Guercino did this drawing of the martyrdom of Saints John and Paul in 1630-32. He used a pen and brown ink, a brush and brown wash. The decapitated body of one of the martyrs lies prostrate, while the other, kneeling, awaits his death. The face of the executioner is hidden from the viewer.
Friends and Martyrs of the Church at Rome
Today is the memorial of Saints John and Paul, named both in the Martyrology and in the Roman Canon. John and Paul were Roman soldiers in the service of Constantia, the daughter of Constantine. They chose the friendship of Jesus Christ over the favour of Julian the Apostate. The liturgy draws on the imagery of the Apocalypse to describe them as “two olive trees and two candlesticks shining before the Lord” (Ap 11:4). The texts of their Proper Mass speak of the bonds of friendship and true fraternity.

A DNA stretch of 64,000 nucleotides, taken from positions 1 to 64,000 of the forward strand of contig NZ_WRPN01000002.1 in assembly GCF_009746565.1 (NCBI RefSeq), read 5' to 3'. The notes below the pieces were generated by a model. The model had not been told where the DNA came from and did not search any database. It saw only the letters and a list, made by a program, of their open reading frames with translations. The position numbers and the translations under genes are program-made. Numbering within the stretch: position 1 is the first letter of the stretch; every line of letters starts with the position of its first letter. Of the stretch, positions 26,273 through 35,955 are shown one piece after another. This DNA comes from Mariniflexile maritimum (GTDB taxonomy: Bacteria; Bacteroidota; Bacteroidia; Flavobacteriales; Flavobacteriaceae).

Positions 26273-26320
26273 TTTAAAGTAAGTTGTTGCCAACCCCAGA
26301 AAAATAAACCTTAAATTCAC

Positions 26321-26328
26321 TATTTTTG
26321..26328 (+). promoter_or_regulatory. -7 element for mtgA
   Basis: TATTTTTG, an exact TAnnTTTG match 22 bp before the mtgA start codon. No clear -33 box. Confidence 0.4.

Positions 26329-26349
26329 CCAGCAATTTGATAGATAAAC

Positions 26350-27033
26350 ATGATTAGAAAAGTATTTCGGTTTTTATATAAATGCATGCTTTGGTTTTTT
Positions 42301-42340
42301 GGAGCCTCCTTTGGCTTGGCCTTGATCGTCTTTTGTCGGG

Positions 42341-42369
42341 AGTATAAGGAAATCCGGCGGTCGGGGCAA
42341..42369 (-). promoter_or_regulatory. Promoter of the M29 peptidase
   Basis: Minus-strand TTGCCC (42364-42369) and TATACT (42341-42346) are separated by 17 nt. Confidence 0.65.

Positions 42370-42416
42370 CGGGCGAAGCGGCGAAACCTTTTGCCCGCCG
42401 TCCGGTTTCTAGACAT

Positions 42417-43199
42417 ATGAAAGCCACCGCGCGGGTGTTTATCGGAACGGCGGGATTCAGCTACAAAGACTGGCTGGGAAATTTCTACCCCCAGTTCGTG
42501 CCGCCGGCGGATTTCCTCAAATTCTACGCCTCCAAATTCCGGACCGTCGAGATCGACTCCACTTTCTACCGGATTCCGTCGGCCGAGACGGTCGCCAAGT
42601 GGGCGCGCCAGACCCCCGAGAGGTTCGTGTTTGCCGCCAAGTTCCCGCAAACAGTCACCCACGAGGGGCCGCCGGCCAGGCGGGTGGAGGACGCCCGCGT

The Church and Monastery of Saints John and Paul are on the Coelian Hill, a mere twenty minute walk from the Lateran Basilica. One can also visit there the cell of Saint Paul of the Cross, founder of the Passionists.
Safely Through a Hundred Trials
The Mass and Office of Saints John and Paul left their mark on the soul of Suzanne Wrotnowska (Mother Marie des Douleurs), foundress of the Benedictines of Jesus Crucified, and, over the years, provided her, again and again, with food for meditation and exhortation. The Introit of the today’s Mass spoke to her heart; in some ways it was strikingly prophetic of things to come: “Multae tribulationes . . . Though a hundred trials beset the righteous, the Lord will bring them safely through them all. Under the Lord’s keeping every bone of theirs is safe, not one of them shall suffer harm” (Ps 33:30-21). Suzanne’s writings, even at this time, reveal her capacity to attend to the texts of the Mass and Divine Office, and to draw out of them light for the conversion of her life, fortitude, and joy.